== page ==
At the outpatient clinic on June 5, 2008, Dowdy reported four to five episodes of gout in the prior two months. Tr. at 336. He claimed he was taking his medications but admitted to occasionally drinking alcohol. His knee, ankle, elbow, and hand joints appeared normal. On August 28, 2008, the outpatient clinic physician's notes revealed he was being treated for acute gouty arthritis with Indomethacin, Allopurinol, and Colchicine. Dr. Dixit again counseled him to stop smoking. Tr. at 341.

At a follow-up visit to the outpatient clinic on January 15, 2009, Plaintiff complained that his gout was beginning to act up again. Tr. at 344. Dr. Dixit observed mild tenderness in the left foot but no warmth or redness. Plaintiff had not been complying with the recommended medication because he was unsure of the status of his insurance. Two weeks later, Dowdy went to the emergency room complaining of pain in his left leg. Plaintiff claimed that he had a gout episode two days before and it was unlike any episode he had in the past. The attending physician noted that Dowdy used tobacco products and alcohol daily but had abstained for a week. He had also snorted cocaine two months earlier. Tr. at 366. He was prescribed Vicodin and discharged. Tr. at 364.

On January 4, 2010 Plaintiff returned to the emergency room reporting pain in his hand. The attending physician applied an arm sling and prescribed Norco to manage the pain. Tr. at 460. Dowdy returned to the emergency room on January 14, 2010 complaining of pain in his right knee. The attending physician prescribed Plaintiff additional Norco to manage the pain. Tr. at 448. In a Medical Source Statement dated November 24, 2010, Shurta Singhal, M.D., opined that Plaintiff's prognosis was fair if Dowdy was compliant with his doctors' recommendations. Dr. Singhal opined that Dowdy's joint pain would cause him to be absent from work for about four days per month. Tr. at 485-487.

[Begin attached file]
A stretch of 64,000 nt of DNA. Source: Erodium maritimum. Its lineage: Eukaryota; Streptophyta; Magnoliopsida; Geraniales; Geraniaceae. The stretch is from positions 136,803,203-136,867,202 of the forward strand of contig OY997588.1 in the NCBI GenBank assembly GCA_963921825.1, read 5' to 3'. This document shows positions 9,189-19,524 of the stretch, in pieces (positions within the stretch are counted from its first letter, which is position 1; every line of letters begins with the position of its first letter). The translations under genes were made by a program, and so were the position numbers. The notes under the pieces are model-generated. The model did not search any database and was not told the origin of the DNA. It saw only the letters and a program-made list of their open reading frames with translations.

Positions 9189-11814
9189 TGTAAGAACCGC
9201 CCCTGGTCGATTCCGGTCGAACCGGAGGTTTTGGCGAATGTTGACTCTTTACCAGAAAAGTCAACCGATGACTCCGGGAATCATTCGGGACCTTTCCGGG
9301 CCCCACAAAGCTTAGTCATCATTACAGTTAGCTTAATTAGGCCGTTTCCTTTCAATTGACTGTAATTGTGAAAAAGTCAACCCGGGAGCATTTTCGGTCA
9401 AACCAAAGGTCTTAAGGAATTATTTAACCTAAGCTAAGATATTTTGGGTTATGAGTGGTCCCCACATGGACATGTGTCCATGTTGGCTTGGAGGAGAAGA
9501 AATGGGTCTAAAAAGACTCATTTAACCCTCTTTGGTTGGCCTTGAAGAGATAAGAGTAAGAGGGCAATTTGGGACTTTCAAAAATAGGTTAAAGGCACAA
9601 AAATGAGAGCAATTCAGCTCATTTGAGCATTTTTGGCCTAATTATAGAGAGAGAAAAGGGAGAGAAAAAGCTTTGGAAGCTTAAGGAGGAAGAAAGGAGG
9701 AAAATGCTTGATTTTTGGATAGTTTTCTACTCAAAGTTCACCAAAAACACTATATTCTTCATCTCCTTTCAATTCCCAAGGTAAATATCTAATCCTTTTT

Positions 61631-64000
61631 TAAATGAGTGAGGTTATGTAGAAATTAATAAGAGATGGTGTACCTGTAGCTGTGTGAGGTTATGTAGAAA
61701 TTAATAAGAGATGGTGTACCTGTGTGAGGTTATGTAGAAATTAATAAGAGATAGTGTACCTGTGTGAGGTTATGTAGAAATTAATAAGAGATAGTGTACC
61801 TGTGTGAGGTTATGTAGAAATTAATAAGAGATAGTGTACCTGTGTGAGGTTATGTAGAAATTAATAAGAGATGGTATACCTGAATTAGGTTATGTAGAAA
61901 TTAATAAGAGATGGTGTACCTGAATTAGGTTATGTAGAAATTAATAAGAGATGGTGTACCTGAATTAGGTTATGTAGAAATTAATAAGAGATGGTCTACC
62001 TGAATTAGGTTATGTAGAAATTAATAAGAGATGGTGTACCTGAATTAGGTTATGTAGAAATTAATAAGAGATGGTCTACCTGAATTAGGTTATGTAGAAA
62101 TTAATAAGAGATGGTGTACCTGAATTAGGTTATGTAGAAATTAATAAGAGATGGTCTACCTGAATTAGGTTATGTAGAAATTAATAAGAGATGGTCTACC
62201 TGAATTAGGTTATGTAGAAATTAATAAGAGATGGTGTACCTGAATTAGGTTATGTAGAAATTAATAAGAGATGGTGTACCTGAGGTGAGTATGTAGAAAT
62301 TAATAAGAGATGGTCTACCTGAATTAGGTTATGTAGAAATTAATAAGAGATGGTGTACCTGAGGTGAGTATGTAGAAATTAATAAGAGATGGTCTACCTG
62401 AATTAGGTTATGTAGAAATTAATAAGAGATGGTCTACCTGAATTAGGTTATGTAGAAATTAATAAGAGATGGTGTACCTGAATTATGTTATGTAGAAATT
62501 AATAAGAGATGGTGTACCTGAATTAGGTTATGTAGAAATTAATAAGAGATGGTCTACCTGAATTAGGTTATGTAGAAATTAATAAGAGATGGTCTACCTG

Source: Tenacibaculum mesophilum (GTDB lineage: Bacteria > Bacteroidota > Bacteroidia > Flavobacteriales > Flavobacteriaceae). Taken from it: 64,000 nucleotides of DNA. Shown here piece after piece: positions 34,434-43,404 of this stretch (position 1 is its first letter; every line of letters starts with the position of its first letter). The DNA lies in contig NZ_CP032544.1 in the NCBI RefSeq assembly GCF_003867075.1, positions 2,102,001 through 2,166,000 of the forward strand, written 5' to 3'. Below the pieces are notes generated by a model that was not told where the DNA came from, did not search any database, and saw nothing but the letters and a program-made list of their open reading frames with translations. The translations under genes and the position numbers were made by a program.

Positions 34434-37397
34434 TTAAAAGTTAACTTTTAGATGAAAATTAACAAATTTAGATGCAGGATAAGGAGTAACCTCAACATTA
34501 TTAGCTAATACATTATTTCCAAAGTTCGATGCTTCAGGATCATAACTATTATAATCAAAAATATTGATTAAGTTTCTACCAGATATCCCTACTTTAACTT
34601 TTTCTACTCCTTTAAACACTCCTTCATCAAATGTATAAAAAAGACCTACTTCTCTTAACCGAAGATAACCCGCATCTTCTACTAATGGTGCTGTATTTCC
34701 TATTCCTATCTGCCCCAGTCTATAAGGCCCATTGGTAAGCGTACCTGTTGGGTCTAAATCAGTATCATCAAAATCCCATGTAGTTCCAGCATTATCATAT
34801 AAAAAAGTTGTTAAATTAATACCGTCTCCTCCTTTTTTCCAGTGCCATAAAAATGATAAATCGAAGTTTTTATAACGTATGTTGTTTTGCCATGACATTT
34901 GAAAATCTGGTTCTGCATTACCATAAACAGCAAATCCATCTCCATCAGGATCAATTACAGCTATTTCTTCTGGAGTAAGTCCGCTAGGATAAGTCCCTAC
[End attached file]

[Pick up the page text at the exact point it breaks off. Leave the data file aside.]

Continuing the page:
Dowdy was treated by Ya Li Chen, M.D., a rheumatologist, from April 1, 2010, through February 9, 2012. Tr. at 493-521. On April 1, 2010, Plaintiff presented to Dr. Chen with complaints of chronic joint pain. The record reveals that he weighed 198.3 pounds, 24 pounds less than what he weighed at Dr. Toor's examination in March 2007. Dr. Chen opined that Plaintiff had chronic gout with persistent joint symptoms in the knees, ankles, and feet. Dr. Chen prescribed Colchicine and increased his dosage of Allopurinol. He also counseled Plaintiff on "stop[ping] his regular beer consumption and [consumption of] other purine rich food." Tr. at 520-521.

On May 6, 2010, Plaintiff returned to Dr. Chen for a follow-up visit. Tr. at 517-518. Plaintiff had reduced his beer consumption from three cans per day to three cans per week. Tr. at 517. Dr. Chen noted that there was "some improvement" of the gout and recommended that Dowdy "continue to cut down beer [consumption]" and to comply with the prescribed medication. Tr. at 518.

At the hearing before ALJ Costello on May 18, 2010, Dowdy testified that he was supposed to avoid red meats and spicy foods to prevent flare-ups. Tr. at 81-84. He also stated that he had been diagnosed with diabetes approximately a year before the hearing. He testified that his doctor wanted him to maintain his weight around 200 pounds. With regard to his activities, he stated he "trie[d] to play pool" once in a while, watched television, and performed light exercise. Tr. at 86. He was also able to use public transportation. Tr. at 87.